Relief for motorists as validity of learner's, driver's and vehicle licences extended

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Transport Minister Fikile Mbalula.
Transport Minister Fikile Mbalula.
  • The validity of licences  including learner's, driver's, vehicle and operating licences  has been extended.
  • There are no changes to the loading capacity of taxis on short- and long-distance trips.
  • With the change of the curfew under the new adjusted Level 3 regulations, all airlines will have to revise their flight schedules.

Transport Minister Fikile Mbalula on Thursday announced another extension on the validity of learner's and driver's licences, vehicle licences, professional driving permits, operating licences and accreditation certificates for tourist services.

This further extension is to allow for authorities to clear backlogs as a consequence of earlier lockdown restrictions.

"All those that have expired between 26 March 2020 up to 31 December 2020 and up to 28 February 2020 in respect of operating licences, will be deemed valid up to and including 31 August 2021," Mbalula said.

READ HERE | Medical staff welcome ‘balanced’ level 3, but ‘what about taxis, resource crisis’?

On Monday evening, President Cyril Ramaphosa announced that the country would be moving back to Level 3 of the Covid-19 lockdown with a number of adjusted regulations.

This move was in response to the increase in Covid-19 infections amid the festive season.

Airline schedules revised

Among the promulgated regulations gazetted on Tuesday, the curfew was adjusted to 21:00 to 06:00.

Mbalula said the new curfew times would have a direct impact on airline schedules.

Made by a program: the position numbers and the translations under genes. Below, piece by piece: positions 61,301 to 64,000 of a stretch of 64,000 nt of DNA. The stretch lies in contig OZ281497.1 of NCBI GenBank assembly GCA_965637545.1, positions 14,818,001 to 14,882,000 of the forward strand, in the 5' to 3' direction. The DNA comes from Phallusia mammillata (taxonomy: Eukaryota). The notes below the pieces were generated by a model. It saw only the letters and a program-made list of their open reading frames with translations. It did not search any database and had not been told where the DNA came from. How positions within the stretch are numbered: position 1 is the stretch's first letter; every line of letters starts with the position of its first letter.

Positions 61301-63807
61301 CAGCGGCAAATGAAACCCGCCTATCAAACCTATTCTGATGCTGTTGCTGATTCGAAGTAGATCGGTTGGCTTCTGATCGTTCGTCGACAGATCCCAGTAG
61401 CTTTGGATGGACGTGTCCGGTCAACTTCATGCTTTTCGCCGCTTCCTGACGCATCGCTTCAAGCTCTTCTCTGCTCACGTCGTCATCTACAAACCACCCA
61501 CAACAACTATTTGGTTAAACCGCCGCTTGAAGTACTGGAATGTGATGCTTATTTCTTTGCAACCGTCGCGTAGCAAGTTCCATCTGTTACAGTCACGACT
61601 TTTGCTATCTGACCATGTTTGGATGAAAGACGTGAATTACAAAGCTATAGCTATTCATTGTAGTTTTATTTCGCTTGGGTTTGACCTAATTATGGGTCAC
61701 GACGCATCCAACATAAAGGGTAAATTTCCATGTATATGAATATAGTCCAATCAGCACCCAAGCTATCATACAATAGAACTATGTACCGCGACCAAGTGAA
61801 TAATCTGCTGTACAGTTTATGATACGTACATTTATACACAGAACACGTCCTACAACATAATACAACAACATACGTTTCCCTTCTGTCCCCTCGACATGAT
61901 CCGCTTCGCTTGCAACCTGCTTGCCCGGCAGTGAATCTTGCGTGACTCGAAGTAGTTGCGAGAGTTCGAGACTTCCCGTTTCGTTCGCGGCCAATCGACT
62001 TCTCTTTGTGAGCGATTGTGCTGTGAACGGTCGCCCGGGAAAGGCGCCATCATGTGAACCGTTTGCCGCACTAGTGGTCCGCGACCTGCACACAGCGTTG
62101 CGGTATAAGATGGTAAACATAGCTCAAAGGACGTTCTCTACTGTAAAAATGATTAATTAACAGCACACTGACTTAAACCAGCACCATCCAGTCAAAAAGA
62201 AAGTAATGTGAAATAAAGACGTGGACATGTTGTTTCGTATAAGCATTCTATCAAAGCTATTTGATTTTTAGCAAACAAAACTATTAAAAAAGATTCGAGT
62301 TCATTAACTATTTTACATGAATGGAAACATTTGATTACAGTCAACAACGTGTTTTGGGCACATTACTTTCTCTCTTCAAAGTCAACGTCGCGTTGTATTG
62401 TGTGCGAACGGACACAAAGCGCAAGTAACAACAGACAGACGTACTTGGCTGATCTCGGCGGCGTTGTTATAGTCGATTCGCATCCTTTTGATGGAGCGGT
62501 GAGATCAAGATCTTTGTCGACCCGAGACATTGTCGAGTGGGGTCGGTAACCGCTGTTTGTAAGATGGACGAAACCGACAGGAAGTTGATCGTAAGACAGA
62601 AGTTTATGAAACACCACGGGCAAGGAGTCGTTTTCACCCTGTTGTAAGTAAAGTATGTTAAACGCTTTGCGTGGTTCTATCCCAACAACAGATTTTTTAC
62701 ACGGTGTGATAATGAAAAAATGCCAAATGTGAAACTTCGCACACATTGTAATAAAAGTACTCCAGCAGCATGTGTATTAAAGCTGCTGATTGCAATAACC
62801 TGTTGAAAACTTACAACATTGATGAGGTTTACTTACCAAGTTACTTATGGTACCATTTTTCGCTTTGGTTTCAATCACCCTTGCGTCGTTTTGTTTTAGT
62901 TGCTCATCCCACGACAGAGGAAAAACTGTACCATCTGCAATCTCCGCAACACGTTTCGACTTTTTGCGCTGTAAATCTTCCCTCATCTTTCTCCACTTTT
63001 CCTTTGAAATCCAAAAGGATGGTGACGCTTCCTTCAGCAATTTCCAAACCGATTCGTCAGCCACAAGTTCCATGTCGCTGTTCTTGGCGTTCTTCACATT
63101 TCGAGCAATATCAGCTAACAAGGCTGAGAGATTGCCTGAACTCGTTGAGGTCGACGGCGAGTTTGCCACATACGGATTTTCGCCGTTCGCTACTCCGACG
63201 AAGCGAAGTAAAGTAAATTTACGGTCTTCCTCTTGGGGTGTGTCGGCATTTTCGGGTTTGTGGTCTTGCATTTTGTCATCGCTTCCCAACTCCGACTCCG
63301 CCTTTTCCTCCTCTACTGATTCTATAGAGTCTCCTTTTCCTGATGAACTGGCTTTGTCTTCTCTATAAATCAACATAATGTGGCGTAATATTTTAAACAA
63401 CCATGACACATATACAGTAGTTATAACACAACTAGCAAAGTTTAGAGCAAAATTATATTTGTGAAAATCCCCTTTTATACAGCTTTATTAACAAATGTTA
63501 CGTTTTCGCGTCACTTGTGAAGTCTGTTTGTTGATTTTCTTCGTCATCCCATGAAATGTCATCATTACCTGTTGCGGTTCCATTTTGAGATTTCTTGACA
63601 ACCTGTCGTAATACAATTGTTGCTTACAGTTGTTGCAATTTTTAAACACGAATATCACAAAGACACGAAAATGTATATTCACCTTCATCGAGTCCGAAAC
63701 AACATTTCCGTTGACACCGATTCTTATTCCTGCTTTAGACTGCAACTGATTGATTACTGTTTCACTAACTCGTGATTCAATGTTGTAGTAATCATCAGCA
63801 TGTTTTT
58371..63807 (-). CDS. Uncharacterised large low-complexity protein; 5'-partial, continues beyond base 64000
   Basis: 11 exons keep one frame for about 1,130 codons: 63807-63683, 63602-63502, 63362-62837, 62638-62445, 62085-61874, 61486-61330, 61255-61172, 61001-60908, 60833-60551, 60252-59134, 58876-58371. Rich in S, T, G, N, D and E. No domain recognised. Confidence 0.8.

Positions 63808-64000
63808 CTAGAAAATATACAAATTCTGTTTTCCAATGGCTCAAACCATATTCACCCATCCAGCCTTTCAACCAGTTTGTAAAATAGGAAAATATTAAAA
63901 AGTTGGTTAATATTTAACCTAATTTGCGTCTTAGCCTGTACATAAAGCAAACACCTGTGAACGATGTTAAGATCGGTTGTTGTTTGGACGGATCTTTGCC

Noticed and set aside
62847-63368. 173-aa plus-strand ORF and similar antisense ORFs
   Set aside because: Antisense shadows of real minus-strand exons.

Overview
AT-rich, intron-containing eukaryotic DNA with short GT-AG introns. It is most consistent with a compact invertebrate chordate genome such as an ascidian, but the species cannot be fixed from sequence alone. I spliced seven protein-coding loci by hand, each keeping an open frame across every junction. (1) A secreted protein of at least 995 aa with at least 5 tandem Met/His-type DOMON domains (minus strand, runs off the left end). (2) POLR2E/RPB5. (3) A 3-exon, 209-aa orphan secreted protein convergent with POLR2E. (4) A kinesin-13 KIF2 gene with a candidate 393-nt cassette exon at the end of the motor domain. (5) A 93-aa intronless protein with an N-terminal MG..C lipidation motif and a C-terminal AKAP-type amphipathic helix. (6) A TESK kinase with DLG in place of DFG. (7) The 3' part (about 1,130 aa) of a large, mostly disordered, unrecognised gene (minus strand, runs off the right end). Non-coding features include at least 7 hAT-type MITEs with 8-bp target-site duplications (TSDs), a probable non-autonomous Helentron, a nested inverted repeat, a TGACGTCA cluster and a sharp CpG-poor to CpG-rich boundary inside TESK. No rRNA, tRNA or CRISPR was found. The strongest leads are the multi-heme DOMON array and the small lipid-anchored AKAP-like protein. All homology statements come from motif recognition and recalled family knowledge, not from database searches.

Under the new adjusted Level 3 regulations, with the adjustment of the curfew, all airlines will have to revise their flight schedules.

"As a consequence, the South African Civil Aviation Authority (SACAA) has already issued a Notice to Airmen (NOTAM) advising all airlines to consider the curfew in revising their schedule," Mbalula said.

"The implication is that both domestic and international flights must revise their flight schedules accordingly."

READ | A R1,500 fine for not wearing a mask – and double that for breaking curfew

Mbalula said all international travellers are still obligated to provide a valid negative polymerase chain reaction (PCR) test certificate, obtained not more than 72 hours before the date of travel from an accredited laboratory.

The minister added that South African authorities reserve the right to verify the authenticity of presented PCR or Covid-19 test certificates.

Public transport

Mbalula said there were no changes to the public transport regulations which allows taxis to load 100% capacity for short trips and 70% loading capacity for long-distance taxis and buses.

"Taking into consideration that many people will be travelling long distances to return to their places of work during the first weeks of January, we have placed a proposal on the table to allow long-distance buses and taxis to complete their journeys should these fall within the curfew hours.

"We are still in consultation with relevant authorities on this matter."

Transportation of liquor

With the prohibition of alcohol returning for a third time since the lockdown was enforced in March, the minister listed the transportation exceptions.

According to the Disaster Management Act regulations:
  • The transportation of liquor to ports for export purposes is permitted.
  • The transportation of liquor from manufacturing plants to storage facilities is permitted. However, such transportation may not be for the purpose of selling, dispensing and distribution to customers.
  • Transportation of industrial alcohol for cleaning and personal protective purposes is permitted.

Maritime transport

There has also been no change to the directives regulating the movement of ships.

"The ban on passenger vessels and cruise liners remains in place, and only vessels bringing in cargo and small vessels are allowed to call on our ports," Mbalula said.

"Crew changes are permitted in line with the current directions.

"The adjusted Level 3 means that we must maintain a delicate balance between enabling economic activity and arresting the spread of the virus.

"Our commitment to preservation of human life, informs the nature of the restrictions, while we remain mindful of the need to sustain the economy."

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